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SATI PRATHA

Sati was a social funeral practice among some Indian communities in which a recently widowed woman would immolate herself on her husband’s funeral pyre. The practice was banned several times, with the current ban dating to 1829 by the British.

The term is derived from the original name of the goddess Sati, also known as Dakshayani, who self-immolated because she was unable to bear her father Daksha's humiliation of her (living) husband Shiva. The term may also be used to refer to the widow. The term sati is now sometimes interpreted as "chaste woman". Sati appears in both Hindi and Sanskrit texts, where it is synonymous with "good wife"; the term suttee was commonly used by Anglo-Indian English writers.

Sati still occurs, albeit rarely, in the rural areas. A well documented case from 1987 was that of 18-year old Roop Kanwar.In response to this incident, additional recent legislation against the practice was passed, first by the state government of Rajasthan, then by the central government of India.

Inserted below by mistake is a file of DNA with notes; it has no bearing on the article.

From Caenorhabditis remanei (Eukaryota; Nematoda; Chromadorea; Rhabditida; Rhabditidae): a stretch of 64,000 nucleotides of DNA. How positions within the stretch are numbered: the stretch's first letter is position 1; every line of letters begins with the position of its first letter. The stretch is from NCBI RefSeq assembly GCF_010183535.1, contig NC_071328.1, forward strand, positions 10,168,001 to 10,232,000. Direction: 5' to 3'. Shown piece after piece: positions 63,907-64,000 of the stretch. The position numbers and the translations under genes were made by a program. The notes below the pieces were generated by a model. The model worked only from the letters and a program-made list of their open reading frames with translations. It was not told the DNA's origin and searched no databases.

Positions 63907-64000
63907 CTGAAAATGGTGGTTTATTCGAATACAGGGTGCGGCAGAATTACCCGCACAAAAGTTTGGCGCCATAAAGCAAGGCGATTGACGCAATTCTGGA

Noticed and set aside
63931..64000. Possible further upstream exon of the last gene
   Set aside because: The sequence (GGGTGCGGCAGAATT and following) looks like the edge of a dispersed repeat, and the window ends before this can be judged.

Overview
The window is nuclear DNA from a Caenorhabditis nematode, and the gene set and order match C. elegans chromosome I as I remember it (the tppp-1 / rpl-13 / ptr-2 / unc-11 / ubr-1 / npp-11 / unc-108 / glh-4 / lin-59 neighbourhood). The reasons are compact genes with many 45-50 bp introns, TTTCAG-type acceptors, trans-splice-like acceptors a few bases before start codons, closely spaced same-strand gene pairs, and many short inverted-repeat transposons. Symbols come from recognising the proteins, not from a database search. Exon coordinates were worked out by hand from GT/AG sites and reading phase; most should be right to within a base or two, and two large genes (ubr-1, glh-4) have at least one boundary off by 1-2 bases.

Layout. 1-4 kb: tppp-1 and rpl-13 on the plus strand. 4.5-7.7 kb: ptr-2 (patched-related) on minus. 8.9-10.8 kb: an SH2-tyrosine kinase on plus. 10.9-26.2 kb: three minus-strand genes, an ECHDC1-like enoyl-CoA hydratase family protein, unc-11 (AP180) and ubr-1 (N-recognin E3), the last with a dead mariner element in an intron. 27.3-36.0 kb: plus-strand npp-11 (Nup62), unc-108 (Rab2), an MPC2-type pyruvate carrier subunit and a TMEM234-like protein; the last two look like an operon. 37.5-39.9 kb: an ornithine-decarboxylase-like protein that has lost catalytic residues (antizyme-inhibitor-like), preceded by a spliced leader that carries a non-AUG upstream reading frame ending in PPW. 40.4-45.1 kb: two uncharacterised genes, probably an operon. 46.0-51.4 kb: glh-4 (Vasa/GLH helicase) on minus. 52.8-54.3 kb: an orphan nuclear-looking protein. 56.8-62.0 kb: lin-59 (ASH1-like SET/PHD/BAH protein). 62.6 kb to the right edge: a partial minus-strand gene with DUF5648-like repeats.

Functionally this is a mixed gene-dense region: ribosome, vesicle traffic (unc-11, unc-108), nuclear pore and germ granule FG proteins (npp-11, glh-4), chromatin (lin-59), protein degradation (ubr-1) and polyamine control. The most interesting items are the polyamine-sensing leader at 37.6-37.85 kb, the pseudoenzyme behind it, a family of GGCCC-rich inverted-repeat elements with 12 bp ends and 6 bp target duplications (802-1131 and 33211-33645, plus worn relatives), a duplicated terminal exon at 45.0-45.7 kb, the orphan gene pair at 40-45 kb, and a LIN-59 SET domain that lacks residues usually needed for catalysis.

In 2002, a 65-year-old woman by the name of Kuttu died after sitting on her husband's funeral pyre in the Indian Panna district. On 18 May 2006, Vidyawati, a 35-year-old woman allegedly committed sati by jumping into the blazing funeral pyre of her husband in Rari-Bujurg Village, Fatehpur district in the State of Uttar Pradesh. On 21 August 2006, Janakrani, a 40-year-old woman, burnt to death on the funeral pyre of her husband Prem Narayan in Sagar district. On October 11, 2008, a 75-year-old woman committed sati by jumping into her 80-year-old husband's funeral pyre at Checher in the Kasdol block of Chhattisgarh's Raipur district.

Indian Law

Sati was first banned under Bengal Sati Regulation, 1829. In 1987, the Government of Rajasthan enacted the Sati (Prevention) Act, 1987







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